Commission President-elect Ursula von der Leyen is “enthusiastically working toward a defense union.” Without a coordinated stance on European arms exports, this could prove difficult.
There’s a lot to be said for having a European policy on arms exports: a joint set of rules could prevent weapons manufactured in Europe from being used in a way that violates international humanitarian law, for example. Arms embargoes can constrain aggressive behavior by depriving a country of military resources, or at the very least send a strong signal condemning human rights abuse. Weapons exports can improve defense cooperation with allies by improving troop interoperability. And, in individual cases, they can improve the defense capabilities of strategic partners in order to help them tackle globally significant security challenges like piracy or terrorism.
All of these measures are more effective when Europeans work together. Weapons embargoes in particular are similar to economic sanctions in that the more countries that participate, the stronger the impact. Hence, an embargo on Saudi Arabia imposed unilaterally by Berlin may help to alleviate the German conscience, but does little to prevent British and French arms from being delivered to Saudi Arabia for use in the war in Yemen.
Despite this, the European Union has thus far failed to enforce a joint weapons export policy. The goal of a Europe that is “weltpolitikfähig” (loosely translated: capable of geopolitics) and pursues a foreign policy stance based on shared values doesn’t seem to have provided sufficient motivation. Now, however, von der Leyen’s aim of creating a defense union leaves Europe no choice but to tackle the question of exports—the absence of a coherent arms export policy undermines not only the strategic interests and the credibility of a values-based EU, but also its defense capabilities.
European governments will only join forces in the development of military equipment if they are able to trust their partners to provide the necessary components to export customers and to other EU members. In order to achieve this, they need to agree on a transparent and predictable set of export rules.
Exporting to third countries allows defense companies to enlarge their customer base and create economies of scale. At the same time, it pushes European firms to make more competitive products. By spending money on defense R&D, the EU could help companies be more selective about where to export to in the future and prioritize European technology requirements over those of external customers.
EU member states and institutions have developed a string of new initiatives for the improvement of defense coordination. Among them are the Coordinated Annual Review on Defense (CARD), the European Defense Fund, and the Permanent Structured Cooperation (PESCO).
Ideally, the future of EU defense industrial cooperation will look something like this: EU institutions and governments identify gaps in the bloc’s defense capabilities and draw up a list of the military equipment required; a group of capable countries decides to develop the equipment in question; in return they receive EU funding for the research into and development of necessary technology.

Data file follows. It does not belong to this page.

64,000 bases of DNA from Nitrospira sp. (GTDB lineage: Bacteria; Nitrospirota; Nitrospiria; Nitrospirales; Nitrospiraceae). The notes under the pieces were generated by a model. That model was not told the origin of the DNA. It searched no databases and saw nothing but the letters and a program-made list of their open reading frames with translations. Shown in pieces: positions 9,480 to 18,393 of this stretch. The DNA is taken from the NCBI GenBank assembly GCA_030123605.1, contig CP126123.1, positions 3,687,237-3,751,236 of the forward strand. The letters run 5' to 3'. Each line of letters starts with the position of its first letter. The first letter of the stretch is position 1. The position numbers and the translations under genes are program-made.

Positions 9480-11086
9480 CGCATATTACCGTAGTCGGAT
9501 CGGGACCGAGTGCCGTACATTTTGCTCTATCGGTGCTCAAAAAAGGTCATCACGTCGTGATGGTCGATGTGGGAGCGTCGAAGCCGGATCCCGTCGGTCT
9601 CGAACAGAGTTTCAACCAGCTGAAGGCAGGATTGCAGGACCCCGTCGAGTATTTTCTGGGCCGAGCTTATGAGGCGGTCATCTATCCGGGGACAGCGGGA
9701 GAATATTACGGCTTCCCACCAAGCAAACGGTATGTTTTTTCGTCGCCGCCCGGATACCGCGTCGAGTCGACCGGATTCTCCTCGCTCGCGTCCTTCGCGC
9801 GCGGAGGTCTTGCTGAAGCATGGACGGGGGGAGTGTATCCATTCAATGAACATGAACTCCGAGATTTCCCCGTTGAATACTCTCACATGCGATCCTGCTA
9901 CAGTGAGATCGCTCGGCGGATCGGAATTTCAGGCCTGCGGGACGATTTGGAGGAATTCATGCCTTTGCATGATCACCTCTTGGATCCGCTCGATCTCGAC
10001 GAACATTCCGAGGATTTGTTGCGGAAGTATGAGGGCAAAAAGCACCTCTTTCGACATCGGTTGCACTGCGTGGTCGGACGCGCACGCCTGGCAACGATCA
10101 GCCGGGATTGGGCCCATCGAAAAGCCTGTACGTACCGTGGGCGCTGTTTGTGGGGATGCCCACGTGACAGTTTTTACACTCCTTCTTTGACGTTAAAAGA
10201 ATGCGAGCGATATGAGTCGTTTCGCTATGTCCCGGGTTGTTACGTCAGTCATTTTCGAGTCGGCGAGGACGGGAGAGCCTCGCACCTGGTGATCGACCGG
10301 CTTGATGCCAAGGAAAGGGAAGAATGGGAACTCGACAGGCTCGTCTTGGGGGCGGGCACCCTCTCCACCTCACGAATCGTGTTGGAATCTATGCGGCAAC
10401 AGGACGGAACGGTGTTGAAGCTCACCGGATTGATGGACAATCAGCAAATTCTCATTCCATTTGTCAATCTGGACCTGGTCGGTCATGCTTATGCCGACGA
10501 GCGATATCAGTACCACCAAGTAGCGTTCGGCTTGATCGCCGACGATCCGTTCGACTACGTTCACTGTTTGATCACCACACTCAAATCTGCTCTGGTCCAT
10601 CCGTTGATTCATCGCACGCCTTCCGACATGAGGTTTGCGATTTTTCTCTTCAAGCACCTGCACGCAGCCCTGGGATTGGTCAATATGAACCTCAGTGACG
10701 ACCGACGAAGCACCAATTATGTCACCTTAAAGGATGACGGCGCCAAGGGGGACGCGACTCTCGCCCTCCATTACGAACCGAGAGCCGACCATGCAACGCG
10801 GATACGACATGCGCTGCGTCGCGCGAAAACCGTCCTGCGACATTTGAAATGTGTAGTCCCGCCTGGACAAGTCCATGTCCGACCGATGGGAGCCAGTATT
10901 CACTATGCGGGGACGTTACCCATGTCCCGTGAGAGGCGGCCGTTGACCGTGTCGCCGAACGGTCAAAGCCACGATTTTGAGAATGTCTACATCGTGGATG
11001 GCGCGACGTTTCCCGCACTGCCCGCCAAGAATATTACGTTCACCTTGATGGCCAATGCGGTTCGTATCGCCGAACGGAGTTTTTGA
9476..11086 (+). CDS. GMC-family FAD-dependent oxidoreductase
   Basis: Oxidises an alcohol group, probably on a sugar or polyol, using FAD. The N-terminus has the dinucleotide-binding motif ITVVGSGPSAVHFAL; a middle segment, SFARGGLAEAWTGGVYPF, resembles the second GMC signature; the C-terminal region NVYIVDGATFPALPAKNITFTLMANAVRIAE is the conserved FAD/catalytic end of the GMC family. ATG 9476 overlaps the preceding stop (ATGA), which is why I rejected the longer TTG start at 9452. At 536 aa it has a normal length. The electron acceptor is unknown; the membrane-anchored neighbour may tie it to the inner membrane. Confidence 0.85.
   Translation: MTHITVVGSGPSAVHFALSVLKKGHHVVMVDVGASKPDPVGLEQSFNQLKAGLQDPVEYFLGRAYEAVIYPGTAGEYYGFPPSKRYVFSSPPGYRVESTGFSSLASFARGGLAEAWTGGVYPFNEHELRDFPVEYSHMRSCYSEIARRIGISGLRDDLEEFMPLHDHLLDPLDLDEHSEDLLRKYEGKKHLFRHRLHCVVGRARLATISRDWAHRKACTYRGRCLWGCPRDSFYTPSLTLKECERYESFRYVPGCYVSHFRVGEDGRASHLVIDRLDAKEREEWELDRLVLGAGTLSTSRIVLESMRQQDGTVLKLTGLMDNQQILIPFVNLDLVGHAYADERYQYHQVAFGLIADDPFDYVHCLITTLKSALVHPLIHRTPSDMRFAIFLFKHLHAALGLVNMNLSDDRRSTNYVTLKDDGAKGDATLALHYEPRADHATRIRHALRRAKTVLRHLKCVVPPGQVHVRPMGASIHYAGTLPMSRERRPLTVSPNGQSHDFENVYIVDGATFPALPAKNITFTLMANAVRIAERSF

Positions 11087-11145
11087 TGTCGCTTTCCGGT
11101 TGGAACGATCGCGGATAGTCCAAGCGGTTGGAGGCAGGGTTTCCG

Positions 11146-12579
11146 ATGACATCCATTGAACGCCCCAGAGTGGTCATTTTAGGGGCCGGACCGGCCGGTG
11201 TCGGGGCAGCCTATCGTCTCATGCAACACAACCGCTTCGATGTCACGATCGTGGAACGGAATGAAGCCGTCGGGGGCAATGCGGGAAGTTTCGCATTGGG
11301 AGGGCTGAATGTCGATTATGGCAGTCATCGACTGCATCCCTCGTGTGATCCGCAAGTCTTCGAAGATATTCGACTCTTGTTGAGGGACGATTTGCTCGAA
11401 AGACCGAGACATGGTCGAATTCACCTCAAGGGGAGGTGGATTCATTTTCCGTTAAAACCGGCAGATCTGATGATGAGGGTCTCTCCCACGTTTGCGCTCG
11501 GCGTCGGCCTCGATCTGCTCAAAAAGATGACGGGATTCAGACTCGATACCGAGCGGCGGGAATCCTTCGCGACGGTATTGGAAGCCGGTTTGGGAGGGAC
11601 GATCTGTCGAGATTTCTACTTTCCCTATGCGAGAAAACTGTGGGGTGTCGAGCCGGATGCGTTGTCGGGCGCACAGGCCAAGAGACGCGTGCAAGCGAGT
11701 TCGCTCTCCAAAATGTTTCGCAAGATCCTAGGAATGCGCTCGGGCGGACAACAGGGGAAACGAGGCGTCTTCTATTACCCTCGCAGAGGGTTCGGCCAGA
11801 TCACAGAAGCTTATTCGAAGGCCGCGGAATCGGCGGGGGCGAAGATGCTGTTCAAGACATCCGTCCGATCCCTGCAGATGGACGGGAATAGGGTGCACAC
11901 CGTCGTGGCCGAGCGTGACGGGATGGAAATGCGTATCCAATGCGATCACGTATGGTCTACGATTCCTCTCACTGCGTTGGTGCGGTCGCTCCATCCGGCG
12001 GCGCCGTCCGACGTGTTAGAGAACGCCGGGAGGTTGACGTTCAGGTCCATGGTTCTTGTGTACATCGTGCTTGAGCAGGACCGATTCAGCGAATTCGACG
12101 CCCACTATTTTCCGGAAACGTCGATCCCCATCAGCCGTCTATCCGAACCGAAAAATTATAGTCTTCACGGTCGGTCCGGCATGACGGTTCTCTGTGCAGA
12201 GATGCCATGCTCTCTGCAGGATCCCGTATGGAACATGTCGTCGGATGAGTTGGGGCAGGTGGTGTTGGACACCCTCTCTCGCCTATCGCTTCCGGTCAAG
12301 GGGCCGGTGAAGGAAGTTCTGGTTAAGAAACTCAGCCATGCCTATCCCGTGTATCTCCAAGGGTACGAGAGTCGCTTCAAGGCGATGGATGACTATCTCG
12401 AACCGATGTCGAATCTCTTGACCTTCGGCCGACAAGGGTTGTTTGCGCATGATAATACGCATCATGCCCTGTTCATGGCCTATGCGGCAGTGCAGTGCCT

But the EU does not have a plan for how to proceed if member states cannot reach agreement on arms export rules. Without a reliable and consistent arms export policy at the European level, the union’s high-profile plans to improve European defense capabilities risk falling flat.
A European Regime
The European Council adopted a common position on arms export controls in 2008, which defines common rules governing control of exports of military technology and equipment. If it were properly implemented, the Common Position would be one of the strongest arms export frameworks in the world. But although it is legally binding, the Common Position is poorly enforced. There is no formal mechanism to punish non-compliance. Article 346 of the Treaty on the Functioning of the EU affirms that defense decisions taken by member states for the protection of their security interests are outside the remit of EU law. As a result, member-states often fall far short of their obligations under the Common Position and fail to apply its criteria to their export decisions. In addition, licenses are only granted under the EU Common Position on a case-by-case basis. Authorities probe whether a particular export violates any of the eight criteria outlined in the Common Position. This methodology often means that the authorities fail to take into account the wider geopolitical context and the cumulative effect weapons exports might have.
A Defense Union
The EU’s plans to build a Defense Union raises the question of whether there could ever be “more EU” in arms export policy. The commission has begun slowly carving out a role for itself in EU defense industrial policy. It recently tightened the regulation of cyber-surveillance equipment, which could bolster its influence over trade in dual-use goods. But the European Defense Fund guidance stipulates that funding from the commission should not have any influence over the export decisions of those military goods that were developed with the support of EU funds—this was the result of rigid opposition by member states to any EU authority over exports.
Civil society organizations have expressed concern that transferring powers to the European Commission, which is less accountable to voters than national governments, could decrease rather than increase transparency around defense exports. And an EU-wide policy would necessarily be based on the smallest common denominator and thus have limited impact.